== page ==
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Formal and Informal Help During the Year After a Suicide Attempt: a One-Year Follow-Up
M. Cedereke and A. jehagen Int J Soc Psychiatry 2007 53: 419 DOI: 10.1177/0020764007078345 The online version of this article can be found at: http://isp.sagepub.com/content/53/5/419

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FORMAL AND INFORMAL HELP DURING THE YEAR AFTER A SUICIDE ATTEMPT: A ONE-YEAR FOLLOW-UP

M. CEDEREKE & A. JEHAGEN


ABSTRACT Aims: The aims of this study are threefold: to investigate formal and informal help with clinical and social needs that patients who attempted suicide received during the year after their attempt; to examine whether help from services was estimated to be adequate; and to look at whether patients who repeated suicide attempt(s) during follow-up differed from those who did not. Methods: The Camberwell Assessment of Need instrument measuring 22 need areas was used in semi-structured interviews with 140 patients at 1 and 12 months after a suicide attempt. Results: Help given from services was rated as high at both 1 and 12 months in health-related areas, but lower in areas related to social needs. Informal help was initially frequent, with some exceptions. The amount of help from services did not decrease in any need area during follow-up, neither in repeaters nor in non-repeaters. There were no changes in informal help in repeaters, while in non-repeaters informal help decreased in some areas. At both 1 and 12 months, repeaters and non-repeaters mostly found help from services to be adequate. However, in the areas of information, intimate relationships, psychotic symptoms and sexual expression about half of the patients in both groups did not consider that they had received the right type of help. Conclusions: The generally high level of formal help in health-related areas during the rst year after a suicide attempt and the high rated adequacy of help given is satisfactory. However, in certain areas lack of formal help was evident. Informal caregivers contributed signicantly to the help that patients received. The use of the Camberwell Assessment of Need instrument could improve observation on needs areas and whether help is available. Perhaps this kind of evaluation could be used earlier than after 1 year in such a vulnerable group as suicide attempters. Key words: Activities of Daily Living, caregivers, clinical needs, consumers perspective, mental health, need, services, signicant others, social needs, suicide attempt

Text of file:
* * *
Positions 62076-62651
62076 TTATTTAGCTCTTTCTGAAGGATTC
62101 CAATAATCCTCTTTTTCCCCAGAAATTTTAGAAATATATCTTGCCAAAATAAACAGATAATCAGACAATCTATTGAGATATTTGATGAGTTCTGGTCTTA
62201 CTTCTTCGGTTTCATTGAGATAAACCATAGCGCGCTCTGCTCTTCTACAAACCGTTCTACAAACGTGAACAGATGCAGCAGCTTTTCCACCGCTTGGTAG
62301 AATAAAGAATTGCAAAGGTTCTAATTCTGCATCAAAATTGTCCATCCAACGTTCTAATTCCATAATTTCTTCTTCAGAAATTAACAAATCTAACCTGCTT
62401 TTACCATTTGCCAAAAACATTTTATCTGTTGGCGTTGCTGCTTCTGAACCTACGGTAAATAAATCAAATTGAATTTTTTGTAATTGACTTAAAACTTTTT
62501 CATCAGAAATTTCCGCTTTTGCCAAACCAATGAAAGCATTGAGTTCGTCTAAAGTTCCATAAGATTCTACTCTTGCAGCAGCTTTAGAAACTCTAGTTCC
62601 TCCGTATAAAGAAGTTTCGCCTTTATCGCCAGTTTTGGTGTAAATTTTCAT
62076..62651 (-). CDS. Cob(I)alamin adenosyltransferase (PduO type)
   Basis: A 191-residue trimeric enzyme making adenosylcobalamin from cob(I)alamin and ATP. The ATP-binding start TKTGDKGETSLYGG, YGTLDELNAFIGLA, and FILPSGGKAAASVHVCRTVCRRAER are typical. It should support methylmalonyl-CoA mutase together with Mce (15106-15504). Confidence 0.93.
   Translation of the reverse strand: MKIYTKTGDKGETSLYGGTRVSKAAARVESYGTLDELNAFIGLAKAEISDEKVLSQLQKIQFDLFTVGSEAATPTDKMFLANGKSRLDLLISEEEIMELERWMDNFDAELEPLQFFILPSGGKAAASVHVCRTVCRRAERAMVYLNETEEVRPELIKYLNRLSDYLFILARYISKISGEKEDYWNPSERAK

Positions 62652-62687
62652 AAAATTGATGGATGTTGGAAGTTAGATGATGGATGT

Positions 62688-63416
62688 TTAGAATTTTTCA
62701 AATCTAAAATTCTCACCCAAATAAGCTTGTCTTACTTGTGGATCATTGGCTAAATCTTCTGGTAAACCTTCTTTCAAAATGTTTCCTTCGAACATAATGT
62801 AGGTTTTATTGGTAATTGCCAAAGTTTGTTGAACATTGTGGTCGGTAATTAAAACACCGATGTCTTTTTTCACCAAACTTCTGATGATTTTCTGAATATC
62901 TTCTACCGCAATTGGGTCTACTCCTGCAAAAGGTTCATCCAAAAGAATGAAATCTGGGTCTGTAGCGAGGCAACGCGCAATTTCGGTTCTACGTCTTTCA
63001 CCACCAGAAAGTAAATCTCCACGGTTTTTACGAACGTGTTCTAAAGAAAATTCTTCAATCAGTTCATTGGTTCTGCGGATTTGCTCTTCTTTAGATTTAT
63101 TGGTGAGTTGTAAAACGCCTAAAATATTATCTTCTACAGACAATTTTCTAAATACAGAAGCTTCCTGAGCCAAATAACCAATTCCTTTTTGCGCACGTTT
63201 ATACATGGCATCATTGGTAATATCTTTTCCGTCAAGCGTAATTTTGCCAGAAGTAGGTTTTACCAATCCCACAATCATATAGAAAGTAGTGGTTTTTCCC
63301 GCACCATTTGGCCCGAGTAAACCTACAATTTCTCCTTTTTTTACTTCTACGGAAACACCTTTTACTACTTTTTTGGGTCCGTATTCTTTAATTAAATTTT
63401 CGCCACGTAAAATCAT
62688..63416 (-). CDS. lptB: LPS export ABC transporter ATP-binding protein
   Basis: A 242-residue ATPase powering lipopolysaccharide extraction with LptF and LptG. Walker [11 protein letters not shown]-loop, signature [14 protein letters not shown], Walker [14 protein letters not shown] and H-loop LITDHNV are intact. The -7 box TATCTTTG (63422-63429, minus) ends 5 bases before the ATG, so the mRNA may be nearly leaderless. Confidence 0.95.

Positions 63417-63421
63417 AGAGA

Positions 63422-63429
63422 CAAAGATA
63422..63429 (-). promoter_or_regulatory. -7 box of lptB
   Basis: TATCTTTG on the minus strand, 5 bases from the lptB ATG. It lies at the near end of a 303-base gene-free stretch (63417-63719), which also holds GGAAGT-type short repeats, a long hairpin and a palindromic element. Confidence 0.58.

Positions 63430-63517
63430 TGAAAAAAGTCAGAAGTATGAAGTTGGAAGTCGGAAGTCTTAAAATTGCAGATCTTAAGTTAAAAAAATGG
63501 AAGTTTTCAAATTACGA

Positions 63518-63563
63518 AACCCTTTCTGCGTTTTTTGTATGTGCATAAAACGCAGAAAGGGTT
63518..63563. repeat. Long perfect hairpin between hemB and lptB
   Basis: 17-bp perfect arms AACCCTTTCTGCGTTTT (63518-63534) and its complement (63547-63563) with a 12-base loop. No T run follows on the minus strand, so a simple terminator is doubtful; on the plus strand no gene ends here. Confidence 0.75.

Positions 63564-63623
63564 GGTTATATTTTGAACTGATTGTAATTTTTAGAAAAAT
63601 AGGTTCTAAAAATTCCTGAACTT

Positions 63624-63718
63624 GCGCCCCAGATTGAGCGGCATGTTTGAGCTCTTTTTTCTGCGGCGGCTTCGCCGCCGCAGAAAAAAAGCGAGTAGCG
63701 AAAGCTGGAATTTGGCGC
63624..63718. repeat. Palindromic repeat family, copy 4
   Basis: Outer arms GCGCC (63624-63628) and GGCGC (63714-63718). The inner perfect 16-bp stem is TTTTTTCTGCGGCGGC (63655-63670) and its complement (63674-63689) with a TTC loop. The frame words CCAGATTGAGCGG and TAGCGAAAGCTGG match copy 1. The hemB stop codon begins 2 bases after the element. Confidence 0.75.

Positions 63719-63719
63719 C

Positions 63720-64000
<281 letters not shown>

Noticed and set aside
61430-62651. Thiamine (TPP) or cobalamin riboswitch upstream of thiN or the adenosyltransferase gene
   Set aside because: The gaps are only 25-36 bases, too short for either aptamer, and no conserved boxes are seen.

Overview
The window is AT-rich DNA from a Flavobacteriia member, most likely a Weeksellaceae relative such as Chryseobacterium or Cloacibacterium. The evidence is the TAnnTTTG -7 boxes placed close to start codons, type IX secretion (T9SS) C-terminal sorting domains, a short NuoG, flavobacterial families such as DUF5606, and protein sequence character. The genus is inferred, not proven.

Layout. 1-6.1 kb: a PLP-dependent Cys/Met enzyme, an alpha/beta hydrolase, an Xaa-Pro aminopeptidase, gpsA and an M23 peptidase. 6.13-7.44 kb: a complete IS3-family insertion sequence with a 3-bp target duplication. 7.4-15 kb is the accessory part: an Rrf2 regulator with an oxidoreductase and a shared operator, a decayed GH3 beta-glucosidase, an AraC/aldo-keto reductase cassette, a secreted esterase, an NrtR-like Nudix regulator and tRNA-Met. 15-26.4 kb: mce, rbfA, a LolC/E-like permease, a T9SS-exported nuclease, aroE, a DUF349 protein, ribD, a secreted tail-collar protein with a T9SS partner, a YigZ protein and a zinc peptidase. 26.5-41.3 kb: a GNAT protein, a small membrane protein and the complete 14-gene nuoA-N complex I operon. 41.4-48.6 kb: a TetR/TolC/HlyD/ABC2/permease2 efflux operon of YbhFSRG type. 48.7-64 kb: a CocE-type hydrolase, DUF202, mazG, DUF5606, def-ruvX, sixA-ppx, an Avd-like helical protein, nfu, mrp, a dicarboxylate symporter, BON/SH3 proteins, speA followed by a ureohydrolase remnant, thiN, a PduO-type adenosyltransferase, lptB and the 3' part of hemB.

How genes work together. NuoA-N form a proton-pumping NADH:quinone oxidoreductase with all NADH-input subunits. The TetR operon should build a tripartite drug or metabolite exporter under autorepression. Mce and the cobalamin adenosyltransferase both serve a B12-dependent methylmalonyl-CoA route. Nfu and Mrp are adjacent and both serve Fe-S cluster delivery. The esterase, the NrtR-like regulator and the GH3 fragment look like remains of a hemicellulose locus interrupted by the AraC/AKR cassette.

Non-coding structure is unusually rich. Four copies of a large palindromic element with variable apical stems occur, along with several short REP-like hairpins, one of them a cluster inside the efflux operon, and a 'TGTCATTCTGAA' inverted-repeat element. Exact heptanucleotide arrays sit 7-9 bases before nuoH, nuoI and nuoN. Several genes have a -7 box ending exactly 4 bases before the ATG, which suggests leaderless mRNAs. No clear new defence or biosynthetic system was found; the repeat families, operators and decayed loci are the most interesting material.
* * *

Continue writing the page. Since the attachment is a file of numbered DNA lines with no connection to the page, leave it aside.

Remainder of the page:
INTRODUCTION
Suicide attempters are a heterogeneous group who often have a variety of psychological and social problems, in addition to an eventual psychiatric disorder (Hawton, 2000 (Chapter 29); Magne-Ingvar
International Journal of Social Psychiatry. Copyright SAGE Publications 2007 (Los Angeles, London, New Delhi and Singapore) www.sagepublications.com Vol 53(5): 419429. DOI: 10.1177/0020764007078345